Have you heard of behavioral inhibition? Or have you ever wondered why some people with anxiety are fearful in social situations while others have different worries?
Behavioral inhibition is one of the strongest individual risk factors for later social anxiety, which is why researchers have been so interested in studying it among children. If you can predict who will struggle socially later on, then you can do more to help them!
In this post, I’m going to help you learn more about behavioral inhibition.
Definition of Behavioral Inhibition
Behavioral inhibition (BI) refers to a personality temperament that is present from birth and that involves distress and pulling away in new situations or with new people.
What Does Inhibition Mean in Psychology?
In general, in psychology, inhibition refers to personal restraint of some sort. This can be conscious or unconscious and usually means not acting right away. It means you sit back and think a long time before doing something.
What Are Behavioral Inhibition Characteristics?
To help you understand, I’ve put together a list of the most common behavioral inhibition characteristics. When we talk about behavioral inhibition, it’s usually about a temperament seen in children. So, if you are an adult, think back to when you were younger.
- feel upset or afraid in new situations or with new people?
- withdraw when new people were around or when you were put into an unfamiliar situation?
- feel afraid or anxious in new situations?
- stop playing when unfamiliar people were around?
- feel hypervigilant about your surroundings when put into a new situation (e.g., feel like you were “on edge”)
- never approach new friends on your own?
- never voluntarily go into a strange situation?
- feel too nervous or afraid to play a new game or learn something new?
Behavioral Inhibition Questionnaire
Is there a questionnaire to measure BI? There is this one but it’s mostly used by researchers and parents fill it out or a child over 9 years of age can complete a self-report version.
Here’s a summary of the topics of the questions that are included:
- Being quiet or withdrawn with adults, including strangers, new visitors, guests, etc.
- Behavior in new situations such as being nervous or uncomfortable, hesitant to approach activities, and being clingy in other people’s houses.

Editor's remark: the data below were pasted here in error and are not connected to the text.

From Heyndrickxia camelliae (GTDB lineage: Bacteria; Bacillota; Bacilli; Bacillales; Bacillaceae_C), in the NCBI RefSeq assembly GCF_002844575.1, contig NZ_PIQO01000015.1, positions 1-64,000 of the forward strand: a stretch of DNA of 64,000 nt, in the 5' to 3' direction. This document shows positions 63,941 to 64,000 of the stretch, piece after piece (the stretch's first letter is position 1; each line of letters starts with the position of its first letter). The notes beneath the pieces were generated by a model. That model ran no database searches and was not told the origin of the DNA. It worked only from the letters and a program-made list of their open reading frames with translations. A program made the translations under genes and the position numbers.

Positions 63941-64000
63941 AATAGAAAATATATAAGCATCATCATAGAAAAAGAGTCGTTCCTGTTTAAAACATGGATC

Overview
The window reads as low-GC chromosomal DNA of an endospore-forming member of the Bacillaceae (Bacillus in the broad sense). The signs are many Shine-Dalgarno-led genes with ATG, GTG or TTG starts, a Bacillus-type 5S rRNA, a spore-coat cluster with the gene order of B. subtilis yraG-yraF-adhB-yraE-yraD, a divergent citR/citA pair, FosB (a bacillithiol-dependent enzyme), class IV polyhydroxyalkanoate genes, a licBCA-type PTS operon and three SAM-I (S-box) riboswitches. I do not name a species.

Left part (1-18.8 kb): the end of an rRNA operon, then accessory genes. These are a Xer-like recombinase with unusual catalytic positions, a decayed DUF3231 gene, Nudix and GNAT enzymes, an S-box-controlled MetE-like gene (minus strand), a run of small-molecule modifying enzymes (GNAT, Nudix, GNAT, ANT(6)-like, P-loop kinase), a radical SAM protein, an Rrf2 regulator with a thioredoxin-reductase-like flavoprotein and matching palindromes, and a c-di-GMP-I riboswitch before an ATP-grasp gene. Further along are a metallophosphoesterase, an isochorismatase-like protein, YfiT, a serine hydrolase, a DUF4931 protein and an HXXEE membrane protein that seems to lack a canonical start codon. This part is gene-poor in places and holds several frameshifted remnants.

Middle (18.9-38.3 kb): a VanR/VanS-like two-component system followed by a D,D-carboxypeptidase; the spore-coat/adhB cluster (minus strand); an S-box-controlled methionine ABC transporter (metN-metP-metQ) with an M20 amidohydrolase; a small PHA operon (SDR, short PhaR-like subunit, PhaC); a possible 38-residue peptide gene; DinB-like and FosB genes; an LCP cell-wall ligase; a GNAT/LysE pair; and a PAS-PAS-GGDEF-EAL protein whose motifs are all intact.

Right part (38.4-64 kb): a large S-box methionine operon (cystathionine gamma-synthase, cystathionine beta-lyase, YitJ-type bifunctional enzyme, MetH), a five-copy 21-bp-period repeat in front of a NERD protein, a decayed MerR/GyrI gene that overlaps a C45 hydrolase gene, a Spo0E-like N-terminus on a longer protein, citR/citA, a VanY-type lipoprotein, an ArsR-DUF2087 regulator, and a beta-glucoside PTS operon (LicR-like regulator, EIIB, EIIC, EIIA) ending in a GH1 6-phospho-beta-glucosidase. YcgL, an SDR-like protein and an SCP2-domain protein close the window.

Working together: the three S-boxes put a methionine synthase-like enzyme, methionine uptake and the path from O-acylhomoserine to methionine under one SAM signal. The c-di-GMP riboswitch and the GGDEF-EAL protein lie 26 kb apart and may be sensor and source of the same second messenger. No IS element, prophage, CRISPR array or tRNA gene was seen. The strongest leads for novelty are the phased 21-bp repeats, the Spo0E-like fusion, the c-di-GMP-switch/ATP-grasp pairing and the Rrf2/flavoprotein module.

- Behavior around kids their age such as being afraid to join a group of unfamiliar children, watching instead of joining in, and acting shy.
- Behavior in preschool such as being upset when left and taking a long time to adjust.
- Behavior in performance situations such as being reluctant to perform in front of others and not liking to be the center of attention.
- Behavior during physical challenges such as being cautious or hesitant to try new things.
So again, if you are an adult, think back to how you acted as a child or how other people described you.
Behavioral Inhibition and Social Anxiety
How are behavioral inhibition and social anxiety-related? I’ve already stated that we know that having BI as a child means that you are more likely to have social anxiety as a teen.
But, we also know that not everyone with behavioral inhibition goes on to develop social anxiety. In one study, 61% of those who had BI at age 2 went on to develop social anxiety (27% of those without BI did as well). So clearly it’s a risk factor, but it’s not a 100% guarantee of having a problem later on.
Research has also shown that the brains of people with BI are different. Different areas of the brain have been implicated in behavioral inhibition, such as the frontal lobe and amygdala. In addition, the vagal tone, or the effectiveness of the nervous system, is also thought to play a role.
Now you’re probably asking, all that is well and good but what can I do about it now?
We know that certain parent behaviors lower the risk of BI turning into social anxiety.
Things like helping you to feel confident and independent. Encouraging independence and resourcefulness. And exposure to new social situations and activities.
As an adult, if you still find yourself struggling with behavioral inhibition or social anxiety, it might be worth talking to a therapist to work through some of those issues from childhood.
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